Health care startup offers mobile care for rural Americans

Health care startup offers mobile care for rural Americans

(NewsNation) — One health care startup is looking to break down barriers preventing rural communities from having access to basic care, providing Americans with convenient in-person and telehealth care options.

Homeward, a public benefit corporation, is bringing comprehensive health care to rural Michigan and soon expanding to Minnesota, hoping to offer solutions to populations that have lacked access to quality health care.

For Greg and Leslie Cornell, rural Michigan is where they said their hearts are.

“We’ve decided that we are a lot happier living in the country than living where the hospitals are,” Greg said. “We built this home 50 years ago, and we’ve been in it since.”

And in that home, Greg and Leslie raised three kids. But now, they are all getting older.

Greg said he suffered a heart attack and the nearest hospital was miles away, where an ambulance could take hours to reach them.

That’s where Homeward comes in, offering mobile clinics and in-home visits to those whose other options are scarce.

About 14% of the nation’s population currently lives in rural areas, which according to the U.S. Department of Agriculture’s Economic Research Service is about 46 million Americans.

However, rural America has seen 151 hospital closures since 2010, according to the University of North Carolina Rural Health Research Program, and 40% of rural hospitals still operating are at high risk of closure.

Plus, new data revealed that almost 66% of Primary Care Health Professional Shortage Areas (HPSAs) are rural.

Greg and Leslie live in an area otherwise known as a care desert, where U.S. residents don’t have nearby access to health care. In fact, due to the lack of health care access, there is a 23% higher mortality rate in rural areas compared to urban areas.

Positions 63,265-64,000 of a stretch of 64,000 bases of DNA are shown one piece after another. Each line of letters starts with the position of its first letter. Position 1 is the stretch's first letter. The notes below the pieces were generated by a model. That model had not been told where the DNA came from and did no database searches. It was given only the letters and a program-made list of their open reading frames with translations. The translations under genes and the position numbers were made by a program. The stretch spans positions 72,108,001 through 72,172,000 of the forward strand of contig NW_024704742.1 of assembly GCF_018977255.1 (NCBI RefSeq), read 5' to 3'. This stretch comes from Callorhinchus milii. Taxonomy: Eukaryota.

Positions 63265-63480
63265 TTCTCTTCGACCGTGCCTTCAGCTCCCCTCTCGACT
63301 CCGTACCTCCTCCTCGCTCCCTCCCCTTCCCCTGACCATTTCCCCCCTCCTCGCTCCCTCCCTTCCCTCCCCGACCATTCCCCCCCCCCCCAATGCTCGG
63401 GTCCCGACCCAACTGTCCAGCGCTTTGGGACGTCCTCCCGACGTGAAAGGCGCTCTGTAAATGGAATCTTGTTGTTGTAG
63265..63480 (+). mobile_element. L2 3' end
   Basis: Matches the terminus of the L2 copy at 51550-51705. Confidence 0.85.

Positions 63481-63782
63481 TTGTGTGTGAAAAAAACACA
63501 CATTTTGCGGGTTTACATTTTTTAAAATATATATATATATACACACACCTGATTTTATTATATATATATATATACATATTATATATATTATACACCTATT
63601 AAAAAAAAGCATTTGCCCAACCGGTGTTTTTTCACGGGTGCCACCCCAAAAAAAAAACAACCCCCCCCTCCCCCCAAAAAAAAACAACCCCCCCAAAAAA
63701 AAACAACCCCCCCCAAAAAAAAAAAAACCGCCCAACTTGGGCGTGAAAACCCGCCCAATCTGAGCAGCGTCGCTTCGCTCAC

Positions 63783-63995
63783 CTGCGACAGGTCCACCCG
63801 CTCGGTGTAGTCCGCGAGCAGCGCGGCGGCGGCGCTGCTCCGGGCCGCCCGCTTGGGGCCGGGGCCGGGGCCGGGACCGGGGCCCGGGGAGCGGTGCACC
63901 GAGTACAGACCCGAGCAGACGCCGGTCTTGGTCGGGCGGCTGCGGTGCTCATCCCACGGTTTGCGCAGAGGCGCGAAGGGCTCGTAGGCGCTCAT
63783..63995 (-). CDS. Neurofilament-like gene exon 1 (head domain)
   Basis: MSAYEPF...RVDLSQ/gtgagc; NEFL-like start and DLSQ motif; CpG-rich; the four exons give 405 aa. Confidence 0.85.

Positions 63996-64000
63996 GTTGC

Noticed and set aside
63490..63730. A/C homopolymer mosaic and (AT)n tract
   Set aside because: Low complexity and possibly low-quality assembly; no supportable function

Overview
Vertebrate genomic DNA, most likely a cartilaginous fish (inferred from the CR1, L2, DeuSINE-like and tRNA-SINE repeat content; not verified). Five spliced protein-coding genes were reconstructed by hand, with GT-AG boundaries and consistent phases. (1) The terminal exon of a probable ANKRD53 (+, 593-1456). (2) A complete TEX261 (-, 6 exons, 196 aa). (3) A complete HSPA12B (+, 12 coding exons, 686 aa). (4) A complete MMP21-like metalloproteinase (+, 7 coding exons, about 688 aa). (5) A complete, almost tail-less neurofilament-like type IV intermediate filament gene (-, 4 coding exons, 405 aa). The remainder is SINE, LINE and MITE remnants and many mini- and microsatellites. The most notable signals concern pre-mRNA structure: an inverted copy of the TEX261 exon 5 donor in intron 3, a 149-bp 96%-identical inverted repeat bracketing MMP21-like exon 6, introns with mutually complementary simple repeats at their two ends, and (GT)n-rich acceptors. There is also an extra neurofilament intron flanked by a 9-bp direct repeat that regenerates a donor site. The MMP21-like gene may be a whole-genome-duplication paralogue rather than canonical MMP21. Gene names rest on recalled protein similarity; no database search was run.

“I’ve had many tell me there’s nowhere to go to, that there’s no one they can turn to,” Jeff Anderson, a physician assistant, said.

Anderson explained that many of his patients haven’t seen a medical professional in years.

“We see a great deal of untreated diabetes, untreated high cholesterol, blood pressure … skin cancers that have gone untreated,” Anderson said.

For Greg, it was his chronic conditions that were left untreated.

“They do my blood and next thing I know, I have a prescription for thyroid medication,” Greg said.

Greg’s wife said getting the care was so much easier than at the hospital because Homeward came right to their home.

“They draw blood, they check your blood pressure, they check your oxygen level and then they talk to you. And that’s very important,” Leslie said.

“They take care of me like my mama, they do very well,” Greg said.

Homeward’s CEO Jennifer Schneider started the organization with the intent to make people healthier in a more affordable and sustainable way. The organization even takes care of the total cost of care.

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